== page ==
Marmots are large members of the squirrel family that share the pika's habitat. Perhaps there's still available nutrients in the marmot droppings, and in nature such resources rarely go to waste. Lagomorphs are known for their coprophagia (poop-eating), and pikas are no exception, but usually it's their own droppings that they feed upon. More study is required to figure out what's going on with pikas in this regard. Science is cool!

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5 Sep

Missing Cobra Found In California Neighborhood

Cobra
The missing albino monocled cobra (Photo Credit: The County of Los Angeles Department of Animal Care and Control)

Families and their pets are safe to go outside after a missing cobra was found in the Los Angeles area.

Yesterday, the County of Los Angeles Department of Animal Care and Control announced it found a loose albino monocle cobra days after it disappeared in Thousand Oaks, CA. Before the cobra disappeared, it reportedly attacked a dog, according to the Associated Press.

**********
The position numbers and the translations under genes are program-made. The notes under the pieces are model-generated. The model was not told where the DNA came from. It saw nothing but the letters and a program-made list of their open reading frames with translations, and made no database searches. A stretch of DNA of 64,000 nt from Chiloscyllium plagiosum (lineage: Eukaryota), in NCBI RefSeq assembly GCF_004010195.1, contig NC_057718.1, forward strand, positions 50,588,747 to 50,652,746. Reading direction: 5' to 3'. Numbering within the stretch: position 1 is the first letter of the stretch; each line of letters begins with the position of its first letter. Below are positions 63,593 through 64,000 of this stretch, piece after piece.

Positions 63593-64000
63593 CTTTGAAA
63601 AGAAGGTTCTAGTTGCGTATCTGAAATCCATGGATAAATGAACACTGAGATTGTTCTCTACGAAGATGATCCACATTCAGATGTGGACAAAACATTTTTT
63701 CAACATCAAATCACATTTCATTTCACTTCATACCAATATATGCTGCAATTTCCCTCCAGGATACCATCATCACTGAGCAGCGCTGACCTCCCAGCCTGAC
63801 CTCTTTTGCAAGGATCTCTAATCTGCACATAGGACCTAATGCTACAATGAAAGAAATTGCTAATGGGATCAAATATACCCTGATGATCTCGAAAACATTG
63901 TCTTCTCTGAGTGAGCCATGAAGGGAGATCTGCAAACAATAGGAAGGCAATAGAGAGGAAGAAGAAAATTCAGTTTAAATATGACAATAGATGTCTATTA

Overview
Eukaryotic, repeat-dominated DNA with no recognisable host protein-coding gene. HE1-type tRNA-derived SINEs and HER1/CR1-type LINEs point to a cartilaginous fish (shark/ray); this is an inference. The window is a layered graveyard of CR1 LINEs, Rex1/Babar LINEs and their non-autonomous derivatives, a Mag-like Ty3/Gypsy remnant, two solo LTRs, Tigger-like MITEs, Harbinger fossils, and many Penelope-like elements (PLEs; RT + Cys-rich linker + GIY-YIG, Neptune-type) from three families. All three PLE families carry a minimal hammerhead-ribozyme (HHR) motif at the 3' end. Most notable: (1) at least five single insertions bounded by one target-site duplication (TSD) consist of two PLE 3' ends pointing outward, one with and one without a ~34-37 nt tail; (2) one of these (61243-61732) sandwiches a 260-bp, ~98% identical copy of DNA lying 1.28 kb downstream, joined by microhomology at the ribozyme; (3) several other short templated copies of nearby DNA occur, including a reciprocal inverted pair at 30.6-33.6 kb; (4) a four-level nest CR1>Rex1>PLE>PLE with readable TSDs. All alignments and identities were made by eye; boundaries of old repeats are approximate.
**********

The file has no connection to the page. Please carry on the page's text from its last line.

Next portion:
California prohibits private ownership of cobras, except for educational and scientific purposes, which then would require a permit. Authorities believe the cobra was kept as someone's pet. 

While the species isn’t known to be aggressive, it is venomous and will defend itself if cornered. Fortunately, the dog the cobra attacked suffered minor injuries.  

The monocle cobra can grow up to 4 feet long and is more active in the morning and evening when the temperature is cooler, according to authorities. The cobra was found just after 3pm, according to the AP.  

Want to learn more about cobras? Take a look at some videos online, and learn about the life or death situation one man faced with his:

3 Sep

R.O.A.R. To Their Rescue - Calling All Pet Pics! Send Us Your Adoption Stories

Sept. 1 marked the launch of the R.O.A.R. To Their Rescue program where Animal Planet is teaming up with the ASPCA® to cover adoption fees in Austin, Texas; Miami, Fla.; and Cleveland, Ohio. You can get the details all about the initiative and partner organizations here! >>